Six o'clock on a Wednesday evening, and in the barren storefront that passes for the Kennedy headquarters here, Virginia Hood is trying to translate names on a stack of index cards into commitments from local citizens to vote for her candidate at the Jan. 21 precinct caucuses.
She started out in politics stuffing envelopes for Adlai E. Stevenson more than two decades ago. In 1960 she worked for John F. Kennedy, and in 1968 backed the insurgent effort of Eugene McCarthy. She went to the 1972 Democratic convention pledged to George McGovern. Four years ago she helped Birch Bayh carry surrounding Woodbury County in the caucuses that sprung Jimmy Carter from the obscurity of the pack.
She is at best bemused by the attention her state is now getting. "It's not a new program for us," she says. "We go through this every two years."
Cal Olson has been around town only a couple of years. He says Sioux City has a "quintessential grass-roots smell," something he tries to pay attention to as editor of The Sioux City Journal.
Local interest in the upcoming caucuses? "I don't hear it," Olson says. "I don't hear much preparation noises."
At a time when the elite of America's political industry and a small army of journalists are descending on this friendly state, the comments of Hood and Olson suggest that while the invaders may be agog over the caucuses, the natives aren't.
That doesn't make the outcome of those caucuses any less important to the political fortunes of President Carter, Sen. Edward M. Kennedy (D-Mass.) or the flock of Republicans traipsing around here. But the people of Sioux City know the candidates have more to win or lose by the outcome than does the town.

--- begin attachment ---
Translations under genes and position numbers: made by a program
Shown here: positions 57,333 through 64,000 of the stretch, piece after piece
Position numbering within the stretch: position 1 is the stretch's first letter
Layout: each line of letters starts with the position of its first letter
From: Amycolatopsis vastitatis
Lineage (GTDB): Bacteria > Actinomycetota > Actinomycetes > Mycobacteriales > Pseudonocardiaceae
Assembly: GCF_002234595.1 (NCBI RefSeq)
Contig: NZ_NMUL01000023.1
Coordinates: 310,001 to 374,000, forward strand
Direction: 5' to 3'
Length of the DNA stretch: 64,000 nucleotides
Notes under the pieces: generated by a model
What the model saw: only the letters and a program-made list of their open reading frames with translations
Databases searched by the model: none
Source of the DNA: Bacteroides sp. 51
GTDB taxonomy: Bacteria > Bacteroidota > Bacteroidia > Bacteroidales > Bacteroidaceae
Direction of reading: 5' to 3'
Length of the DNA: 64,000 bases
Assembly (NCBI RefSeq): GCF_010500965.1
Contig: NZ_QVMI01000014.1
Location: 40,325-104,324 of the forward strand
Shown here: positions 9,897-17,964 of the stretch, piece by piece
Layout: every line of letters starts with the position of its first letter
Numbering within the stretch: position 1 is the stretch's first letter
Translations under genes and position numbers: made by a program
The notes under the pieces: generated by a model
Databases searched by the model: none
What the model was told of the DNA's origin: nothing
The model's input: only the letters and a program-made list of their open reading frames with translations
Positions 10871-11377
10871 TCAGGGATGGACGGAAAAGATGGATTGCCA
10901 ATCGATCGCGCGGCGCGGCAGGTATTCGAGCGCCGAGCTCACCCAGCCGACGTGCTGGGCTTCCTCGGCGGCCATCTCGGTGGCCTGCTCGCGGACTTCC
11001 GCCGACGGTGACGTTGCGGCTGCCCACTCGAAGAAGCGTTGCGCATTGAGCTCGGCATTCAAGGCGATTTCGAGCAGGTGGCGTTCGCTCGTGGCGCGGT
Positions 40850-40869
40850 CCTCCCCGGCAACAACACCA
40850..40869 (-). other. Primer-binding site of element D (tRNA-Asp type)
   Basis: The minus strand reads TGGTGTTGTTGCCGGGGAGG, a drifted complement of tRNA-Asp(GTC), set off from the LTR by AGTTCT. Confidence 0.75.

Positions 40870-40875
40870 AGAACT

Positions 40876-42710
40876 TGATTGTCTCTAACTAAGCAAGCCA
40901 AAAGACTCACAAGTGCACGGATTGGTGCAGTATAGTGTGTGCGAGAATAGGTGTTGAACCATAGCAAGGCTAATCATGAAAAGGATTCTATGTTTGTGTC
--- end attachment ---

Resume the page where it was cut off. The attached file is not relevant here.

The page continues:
Sioux City snuggles against a bend in the Missouri River near the conjunction of Iowa, Nebraska and South Dakota. An early supply center for explorers heading into the northern plains, it was settled in the 1850s by Germans, French Canadians and Scandinavians.
The first railroad arrived in 1868, and with it came the meatpacking industry. In the boom times of the 1880s, Sioux City's population leaped fivefold from 7,366 to 37,086. The city's growth was stunted during the depression of the 1890s but resumed in the early 1900s.
By 1920 there were more than 70,000 people here, including a sizable community of Russian Jews, and the stockyards and packing industry had come to dominate the local economy.
"It was the best business town in the Midwest in those days," says Harry Smith, Sioux City's leading labor lawyer.
Today it no longer is, "This town has had a tough 10 years," Olson says.
Like other cities, Sioux City has suffered from changes in the structure of the national economy. New ways of fattening, slaughtering and transporting livestock diminished the city's role as a packing center. One by one, the major packers moved out to open smaller, more specialized plants closer to farmers and feedlots.
The only major packer left, Iowa Beef Processors Inc., has given the town, in addition to several thousand jobs, three long, bitter and occasionally bloody strikes in the last 10 years. Today the company is counted as a plus by the city fathers, but its difficulties in the last decade have underscored the falling fortunes of a one-industry town.
Sioux City attracted other industries over the years. The leading light was a Zenith television plant. A little less than two years ago, Zenith closed up, blaming competition from the Japanese.
"The psychology of that was terrible," Olson says. "People here started to get paranoid."
Over the decade, Sioux City lost 14,000 industrial jobs, according to Cornelius J. (Conny) Bodine, a former city manager, now a consultant.
But people here think things have turned around. The gasohol craze has attracted some North Carolina investors who plan to open what purportedly would be the nation's biggest alcohol plant, relying on the corn that is so abundant around here for raw material. The fellows who run the stockyards say the place is making a comeback. And just before Christmas, General lMotors said it would take over the old Zenith plant and produce carburetors for the next generation of GM cars.